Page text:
Booting up a new research office at the FTC

Calling all Technologists! The FTC has job opportunities available in its newly formed Office of Technology Research and Investigation (OTRI), an office designed to expand the FTC’s capacity to protect consumers in an age of rapid technological innovation. 

One hundred years ago the FTC opened its doors for business. Then “cutting edge” technologies like movies and radio were dramatically reshaping U.S. commerce and the FTC was there protecting consumers. The FTC has always been at the forefront of consumer protection issues centered around the “new” technology of the era.

Then a few years ago, when smart phones began to become ubiquitous, the FTC’s Bureau of Consumer Protection created a Mobile Technology Unit (MTU) – a small group of staff members charged with highlighting consumer protection challenges posed by mobile technologies and developing tools and techniques to protect consumers engaged in mobile commerce, and assisting staff with mobile investigations. The MTU conducts independent research related to mobile technologies, including the reports on mobile apps for kids and mobile shopping.

The OTRI is the successor to the MTU, and will build upon their great work by tackling an even broader array of investigative research on technology issues involving all facets of the FTC’s consumer protection mission, including privacy, data security, connected cars, smart homes, algorithmic transparency, emerging payment methods, big data, and the Internet of Things. We believe OTRI will be an instrumental source for research and information on technology’s impact on consumers. I, as well as future Chief Technologists, will work closely with OTRI on these various projects.

As part of this expanded effort, I’m happy to announce a number of new positions which we hope will draw fresh academic talent and expertise to OTRI (quick, application deadline for this round is April 3):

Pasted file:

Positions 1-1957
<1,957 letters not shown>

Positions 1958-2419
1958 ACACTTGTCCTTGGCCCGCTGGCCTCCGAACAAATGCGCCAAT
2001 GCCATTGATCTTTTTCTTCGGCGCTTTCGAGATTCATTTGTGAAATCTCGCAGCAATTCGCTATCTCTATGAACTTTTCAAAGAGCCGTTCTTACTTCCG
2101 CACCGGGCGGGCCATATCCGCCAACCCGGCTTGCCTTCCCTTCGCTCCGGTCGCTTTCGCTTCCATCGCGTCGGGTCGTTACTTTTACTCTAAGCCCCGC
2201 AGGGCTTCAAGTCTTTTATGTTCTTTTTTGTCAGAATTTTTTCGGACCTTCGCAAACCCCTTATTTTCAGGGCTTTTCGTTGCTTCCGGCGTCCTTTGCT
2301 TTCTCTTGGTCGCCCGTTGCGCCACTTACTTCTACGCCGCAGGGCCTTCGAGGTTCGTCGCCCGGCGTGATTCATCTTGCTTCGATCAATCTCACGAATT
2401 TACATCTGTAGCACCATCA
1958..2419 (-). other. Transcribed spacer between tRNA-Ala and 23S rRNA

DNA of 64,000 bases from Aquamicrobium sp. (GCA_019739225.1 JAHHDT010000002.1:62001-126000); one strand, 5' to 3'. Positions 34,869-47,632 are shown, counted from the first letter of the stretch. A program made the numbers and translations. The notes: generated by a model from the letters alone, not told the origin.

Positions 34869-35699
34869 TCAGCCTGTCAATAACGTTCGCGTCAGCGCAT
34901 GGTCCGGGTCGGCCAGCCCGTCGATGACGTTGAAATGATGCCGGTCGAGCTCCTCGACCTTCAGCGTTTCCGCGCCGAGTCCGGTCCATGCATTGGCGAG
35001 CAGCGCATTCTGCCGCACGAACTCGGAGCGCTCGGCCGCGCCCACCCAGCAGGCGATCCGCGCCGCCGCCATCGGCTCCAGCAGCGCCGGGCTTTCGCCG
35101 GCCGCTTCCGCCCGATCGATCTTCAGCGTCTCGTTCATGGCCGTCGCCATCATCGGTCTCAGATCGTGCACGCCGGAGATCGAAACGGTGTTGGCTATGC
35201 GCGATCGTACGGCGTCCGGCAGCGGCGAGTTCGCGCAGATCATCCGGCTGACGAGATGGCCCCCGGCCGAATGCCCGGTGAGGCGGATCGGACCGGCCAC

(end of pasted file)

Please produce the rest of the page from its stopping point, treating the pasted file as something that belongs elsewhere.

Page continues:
• First, we’re creating a Technology Policy Research Fellowship, which is a 2-year term appointment available to recent graduates with that rare education in both technology and policy. The fellow will provide technical expertise to FTC attorneys and investigators, identify and design relevant research projects in the area of consumer technology, and ultimately develop new methods of consumer protection research.
  • Second, we’re creating a full-time Research Coordinator position to oversee OTRI’s technology research projects, including project design and execution. The Coordinator also will help translate the findings into clear, actionable guidance to inform policy.
  • The FTC will also continue its Technology Research Internship Program this summer, and expand it into semester-long externships throughout the school year. The summer posting is linked above and additional information regarding the year-round externships will be available on the upcoming OTRI webpage. You can also email techinternships@ftc.gov.

Finally, this blog itself will also undergo some changes. While traditionally this blog has had only one author – namely, the FTC’s Chief Technologist – the creation of this new office presents a great opportunity to expand Tech@FTC to include the broader technical community within the Commission. Soon, invited FTC staff, including members of OTRI will guest blog about technical research findings and technology related issues affecting consumers.

Don’t worry, it’ll still be geeky.

The author’s views are his or her own, and do not necessarily represent the views of the Commission or any Commissioner.

Comments

It's good see the government hiring that's great for the economy. I have a small problem with your first bullet point because it states "recent graduates". I love your site and there are a lot of older people who need assistance also. People who were laid off, dii everything they could to survive, can't find a job because not their credit is bad ; and they are on the verge of losing everything they have worked hard for, but this is no help. Its just my opinion and I love this site, you all do a fantastic job. This was just a thought to an agency I love and respect.

Shekesmom good point. It is really unnecessarily discriminatory to advertise positions in this manner. It limits the sort of talent the federal government is able to recruit. There are a lot of people who know a lot more about these issues than 'recent graduates' and have not only more relevant knowledge, but also an equally 'fresh perspective'--especially given the fact these issues are only just now unfolding. It would be good to see a more level playing field in federal talent recruitment.

Looking forward to hearing more about the new Tech Research initiatives!

Gary Warner
UAB Computer Forensics

Pages